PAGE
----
But I guess technically he was a rookie in the major leagues here, and I think it's the same with me. I'm sure he didn't feel like a rookie, as his play showed when he got over here. I feel the same way. I've played pro golf now for 17 years, I think. I had a lot of ups, a lot of downs, and I don't feel like a rookie, although playing the courses for the first time is quite difficult to get accustomed.

When I played in Japan, usually the first week I went over there, I would leave on Monday morning, arrive Tuesday evening, play in the Pro-Am on Wednesday and then Thursday the tournament started. The first week went very fast, which was nice. But these weeks tend to be a little bit longer because I'm getting there on Monday, trying to play either a practice round or in the Monday Pro-Am, another practice round on Tuesday.

I haven't played in too many -- this is only the second Wednesday Pro-Am that I've played in, so the weeks seem to be really long as compared to when I was in Japan. They seemed to go by quicker because I was familiar with everything.

Q. How many times did you play in this tournament in Oakwood and what do you remember about those rounds?

TODD HAMILTON: I know I played at least two, maybe three times. I'm not sure on that. This course compared to Oakwood is completely different. It's quite a bit longer. The greens are a little bit bigger.

I think the last time I played -- maybe not the last time I played in a tournament at Oakwood, but one of the times I had poison ivy, not a very good recollection, and it was about 95 to 100 degrees. This was back when it was -- I think it was in July, just about this time, and of course, the blisters of the poison ivy would rupture and the sweat would carry it down to another part of my skin that didn't have anything wrong with it, and it spread really fast that week.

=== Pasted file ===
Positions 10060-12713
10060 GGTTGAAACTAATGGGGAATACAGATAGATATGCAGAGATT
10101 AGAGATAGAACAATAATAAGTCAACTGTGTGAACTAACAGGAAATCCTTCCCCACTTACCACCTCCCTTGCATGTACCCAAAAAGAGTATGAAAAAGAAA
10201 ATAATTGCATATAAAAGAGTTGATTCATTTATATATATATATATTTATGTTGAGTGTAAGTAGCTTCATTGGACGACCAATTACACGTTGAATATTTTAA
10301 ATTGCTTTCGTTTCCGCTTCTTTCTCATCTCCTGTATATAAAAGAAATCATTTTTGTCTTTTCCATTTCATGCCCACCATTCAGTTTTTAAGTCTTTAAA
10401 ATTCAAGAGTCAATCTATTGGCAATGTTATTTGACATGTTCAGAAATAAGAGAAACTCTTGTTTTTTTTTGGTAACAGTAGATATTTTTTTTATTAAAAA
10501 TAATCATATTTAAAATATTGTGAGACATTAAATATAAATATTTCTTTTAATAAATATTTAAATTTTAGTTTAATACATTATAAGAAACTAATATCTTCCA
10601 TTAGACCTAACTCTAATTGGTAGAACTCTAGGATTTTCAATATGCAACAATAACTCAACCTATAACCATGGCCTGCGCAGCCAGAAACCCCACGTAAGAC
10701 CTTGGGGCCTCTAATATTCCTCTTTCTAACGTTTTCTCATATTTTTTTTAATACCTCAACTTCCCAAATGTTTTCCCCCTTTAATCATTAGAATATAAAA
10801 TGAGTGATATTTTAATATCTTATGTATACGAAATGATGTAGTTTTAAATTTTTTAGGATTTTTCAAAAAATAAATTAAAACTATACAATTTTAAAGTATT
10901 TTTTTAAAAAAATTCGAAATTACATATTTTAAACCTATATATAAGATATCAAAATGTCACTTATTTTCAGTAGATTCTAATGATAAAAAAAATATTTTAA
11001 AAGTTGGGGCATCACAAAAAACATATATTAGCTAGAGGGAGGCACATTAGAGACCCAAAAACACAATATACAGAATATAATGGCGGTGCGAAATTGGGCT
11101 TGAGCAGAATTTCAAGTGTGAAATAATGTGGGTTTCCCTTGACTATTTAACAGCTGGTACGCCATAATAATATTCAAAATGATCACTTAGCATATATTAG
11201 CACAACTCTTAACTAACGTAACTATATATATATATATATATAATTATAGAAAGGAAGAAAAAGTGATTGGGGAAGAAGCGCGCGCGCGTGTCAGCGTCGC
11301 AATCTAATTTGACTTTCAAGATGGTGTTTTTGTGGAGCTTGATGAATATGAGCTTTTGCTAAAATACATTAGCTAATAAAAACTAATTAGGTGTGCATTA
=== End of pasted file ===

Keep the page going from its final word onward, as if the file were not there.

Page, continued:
I think if I played it three times, which I think I did, I think I only made the cut once, so I didn't really have a lot of success.

One experience I had is I actually played in the Pro-Am as an amateur. I was 15 years old, I believe it was 1980, and that was like a pro tournament for me. I mean, that was pretty cool. I thought that was fun, and I think I made nine birdies for our team that day. I shot about a 5-under, I believe.

My pro was Cesar Sanudo, I think. I don't know if anyone even knows his name.

Q. When you come to a tournament where players like Vijay are in the field, is he the guy that you look to beat from the getgo?

TODD HAMILTON: Not necessarily. Golf is a crazy game. Just because you're ranked higher or have made more money than another person doesn't mean you're the shoe-in to win. You know, when the Bulls were winning all their championships, they were the team to beat, and they very rarely lost. But if you look at golf, say a golfer plays 30 events a year, which is quite a bit, he might only win -- if he's a golfer like Vijay, he might only win three times. Well, that's not really a very good average.

I've always thought if you're good enough to get your Tour card and play on the Tour, you're good enough to win a tournament. A lot of golf is feel. Some weeks you don't have a very good feel or some days you don't have a very good feel, and that one day might make the difference between winning a tournament or finishing 10th or 5th or something like that, but he would definitely be one of the guys that you would think would be up there.